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Updated 10:00 AM October 25, 2004




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University investments make strong showing

The University's investments rose to $6.1 billion in the fiscal year that ended June 30, up from $5.4 billion the previous year, fueled by a significant increase in the endowment, Regent David Brandon told the Board of Regents Oct. 21.

Brandon—chair of the Finance, Audit and Investment Committee of the board—highlighted the annual Report of Investments that showed the endowment grew from $3.5 to $4.2 billion in one year, benefiting from a 20.7 percent return.

"This report provides ongoing evidence that our long-term diversified approach continues to allow us to generate superior long-term returns by adding value in strong markets and limiting losses during challenging markets," said Timothy Slottow, executive vice president and chief financial officer.

The endowment is the largest element of the University's investment program. Valued at $4.2 billion, it is the 12th largest in the country and the 4th largest among public universities.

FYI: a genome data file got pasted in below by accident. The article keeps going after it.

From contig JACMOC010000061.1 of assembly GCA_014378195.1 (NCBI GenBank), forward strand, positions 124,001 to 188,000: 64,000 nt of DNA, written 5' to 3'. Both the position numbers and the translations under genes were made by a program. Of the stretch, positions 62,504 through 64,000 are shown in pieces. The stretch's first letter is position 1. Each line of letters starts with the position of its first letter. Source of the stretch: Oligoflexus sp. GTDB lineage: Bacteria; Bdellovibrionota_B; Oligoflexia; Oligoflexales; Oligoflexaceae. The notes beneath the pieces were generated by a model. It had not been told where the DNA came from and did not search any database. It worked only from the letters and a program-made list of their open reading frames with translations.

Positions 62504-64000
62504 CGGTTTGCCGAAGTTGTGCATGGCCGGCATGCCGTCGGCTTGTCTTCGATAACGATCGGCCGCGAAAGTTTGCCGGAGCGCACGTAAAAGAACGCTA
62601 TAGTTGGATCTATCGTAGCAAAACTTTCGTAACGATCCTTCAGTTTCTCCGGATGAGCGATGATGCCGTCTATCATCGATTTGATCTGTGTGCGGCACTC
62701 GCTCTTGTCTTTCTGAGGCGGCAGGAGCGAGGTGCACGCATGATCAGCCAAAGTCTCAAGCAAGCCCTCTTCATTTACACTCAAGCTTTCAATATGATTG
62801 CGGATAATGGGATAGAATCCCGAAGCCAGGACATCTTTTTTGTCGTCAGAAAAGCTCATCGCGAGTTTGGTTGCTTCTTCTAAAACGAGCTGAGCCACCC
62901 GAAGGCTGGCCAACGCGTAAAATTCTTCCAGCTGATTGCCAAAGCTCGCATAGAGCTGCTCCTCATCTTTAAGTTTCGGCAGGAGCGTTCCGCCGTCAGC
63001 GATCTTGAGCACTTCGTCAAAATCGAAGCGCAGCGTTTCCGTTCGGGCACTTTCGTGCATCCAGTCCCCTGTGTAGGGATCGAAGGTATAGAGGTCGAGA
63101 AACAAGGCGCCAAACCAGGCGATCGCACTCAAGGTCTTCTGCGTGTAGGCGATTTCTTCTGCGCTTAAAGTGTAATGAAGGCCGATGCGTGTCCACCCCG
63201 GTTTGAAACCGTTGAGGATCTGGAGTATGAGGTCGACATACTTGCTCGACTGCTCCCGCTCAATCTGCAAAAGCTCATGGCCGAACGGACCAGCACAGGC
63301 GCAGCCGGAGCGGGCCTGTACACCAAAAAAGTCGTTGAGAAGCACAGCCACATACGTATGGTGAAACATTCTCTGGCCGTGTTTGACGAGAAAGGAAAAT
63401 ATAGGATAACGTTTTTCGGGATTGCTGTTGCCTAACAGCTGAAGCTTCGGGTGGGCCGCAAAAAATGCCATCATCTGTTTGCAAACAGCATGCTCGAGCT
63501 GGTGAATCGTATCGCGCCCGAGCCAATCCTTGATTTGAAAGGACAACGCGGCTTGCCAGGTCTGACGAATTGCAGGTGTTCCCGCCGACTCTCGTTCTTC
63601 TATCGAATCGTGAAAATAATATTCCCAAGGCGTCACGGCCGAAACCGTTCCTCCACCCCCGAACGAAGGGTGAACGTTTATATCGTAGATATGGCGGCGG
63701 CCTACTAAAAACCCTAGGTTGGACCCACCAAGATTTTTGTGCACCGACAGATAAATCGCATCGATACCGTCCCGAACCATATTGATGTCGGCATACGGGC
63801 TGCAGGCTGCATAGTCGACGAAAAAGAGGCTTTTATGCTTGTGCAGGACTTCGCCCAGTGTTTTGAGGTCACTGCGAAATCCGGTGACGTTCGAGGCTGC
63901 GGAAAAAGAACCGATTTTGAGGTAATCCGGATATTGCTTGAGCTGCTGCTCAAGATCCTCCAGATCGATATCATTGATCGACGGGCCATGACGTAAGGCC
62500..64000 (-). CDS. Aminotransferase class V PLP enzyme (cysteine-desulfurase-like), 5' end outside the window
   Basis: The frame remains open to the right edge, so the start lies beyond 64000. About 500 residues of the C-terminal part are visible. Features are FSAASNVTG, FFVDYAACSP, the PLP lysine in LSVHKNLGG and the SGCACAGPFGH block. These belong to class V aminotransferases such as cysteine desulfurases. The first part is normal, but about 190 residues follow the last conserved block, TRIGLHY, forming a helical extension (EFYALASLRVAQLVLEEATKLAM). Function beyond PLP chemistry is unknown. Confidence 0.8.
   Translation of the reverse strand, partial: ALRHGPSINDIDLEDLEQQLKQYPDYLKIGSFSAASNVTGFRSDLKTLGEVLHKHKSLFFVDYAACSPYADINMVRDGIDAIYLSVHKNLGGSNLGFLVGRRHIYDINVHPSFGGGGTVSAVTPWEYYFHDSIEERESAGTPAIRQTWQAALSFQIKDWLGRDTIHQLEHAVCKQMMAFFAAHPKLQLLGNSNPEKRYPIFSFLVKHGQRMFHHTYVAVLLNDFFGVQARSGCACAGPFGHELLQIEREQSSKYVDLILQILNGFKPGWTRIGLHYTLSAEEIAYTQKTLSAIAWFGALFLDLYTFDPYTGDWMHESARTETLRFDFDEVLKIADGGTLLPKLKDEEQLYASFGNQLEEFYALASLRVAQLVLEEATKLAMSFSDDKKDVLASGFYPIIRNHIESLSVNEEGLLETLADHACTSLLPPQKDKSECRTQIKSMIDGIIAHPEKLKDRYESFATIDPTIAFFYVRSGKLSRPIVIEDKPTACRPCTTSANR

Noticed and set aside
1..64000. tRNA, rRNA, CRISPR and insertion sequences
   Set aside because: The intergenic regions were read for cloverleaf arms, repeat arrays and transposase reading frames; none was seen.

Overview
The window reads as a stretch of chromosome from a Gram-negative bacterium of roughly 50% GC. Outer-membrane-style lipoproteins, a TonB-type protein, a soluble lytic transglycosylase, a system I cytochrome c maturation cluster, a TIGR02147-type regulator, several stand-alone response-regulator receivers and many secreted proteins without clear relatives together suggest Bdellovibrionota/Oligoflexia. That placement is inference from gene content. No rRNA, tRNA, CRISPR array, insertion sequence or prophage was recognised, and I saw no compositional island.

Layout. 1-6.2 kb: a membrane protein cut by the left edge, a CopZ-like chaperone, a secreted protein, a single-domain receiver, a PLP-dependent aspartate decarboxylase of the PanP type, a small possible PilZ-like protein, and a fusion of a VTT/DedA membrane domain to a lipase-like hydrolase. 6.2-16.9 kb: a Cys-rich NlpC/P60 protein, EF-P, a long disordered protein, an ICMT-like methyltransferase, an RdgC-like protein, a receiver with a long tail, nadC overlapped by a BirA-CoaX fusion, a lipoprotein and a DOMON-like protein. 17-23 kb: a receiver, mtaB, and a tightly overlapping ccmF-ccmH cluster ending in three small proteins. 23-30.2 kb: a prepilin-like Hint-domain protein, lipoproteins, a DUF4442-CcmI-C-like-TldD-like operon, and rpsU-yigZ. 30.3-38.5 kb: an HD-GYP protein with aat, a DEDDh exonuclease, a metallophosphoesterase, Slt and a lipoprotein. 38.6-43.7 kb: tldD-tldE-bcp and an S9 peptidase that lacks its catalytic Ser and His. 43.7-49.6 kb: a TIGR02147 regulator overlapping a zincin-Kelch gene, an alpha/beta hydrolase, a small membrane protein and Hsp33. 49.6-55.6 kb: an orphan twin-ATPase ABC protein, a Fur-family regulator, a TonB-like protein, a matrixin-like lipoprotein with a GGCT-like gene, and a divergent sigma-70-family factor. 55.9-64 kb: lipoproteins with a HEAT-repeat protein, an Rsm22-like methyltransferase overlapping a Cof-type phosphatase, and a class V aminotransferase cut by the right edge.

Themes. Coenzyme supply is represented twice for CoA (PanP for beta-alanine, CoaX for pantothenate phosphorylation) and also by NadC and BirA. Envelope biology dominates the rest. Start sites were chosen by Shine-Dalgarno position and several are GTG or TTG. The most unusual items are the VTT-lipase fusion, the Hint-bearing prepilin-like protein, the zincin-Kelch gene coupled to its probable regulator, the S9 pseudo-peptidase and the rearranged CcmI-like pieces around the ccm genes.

The endowment comprises a diversified set of equity-oriented investments, including common stocks, absolute return strategies, real estate, venture capital, private equity and energy assets.

The endowment's investment mix has grown more complex over time as markets have become more specialized, and the University's larger pool of capital has permitted greater diversification and the implementation of more sophisticated strategies. "These trends are expected to continue," Slottow said.

Erik Lundberg, chief investment officer, said last year's performance was supported by broad investment gains made across the portfolio as most equity-oriented investments responded favorably to stronger global economic growth. Energy investments made the highest returns, as fund managers took advantage of the strong demand for energy-related assets in the face of high prices for oil and natural gas.

"Erik and his team have done a remarkable job," Brandon said. "This is truly an outstanding performance for this group."

Lundberg said the University's strong performance this year is a welcome respite from the lower returns of recent years, but he cautioned that the slight economic recovery that allowed for a better showing may not be permanent.

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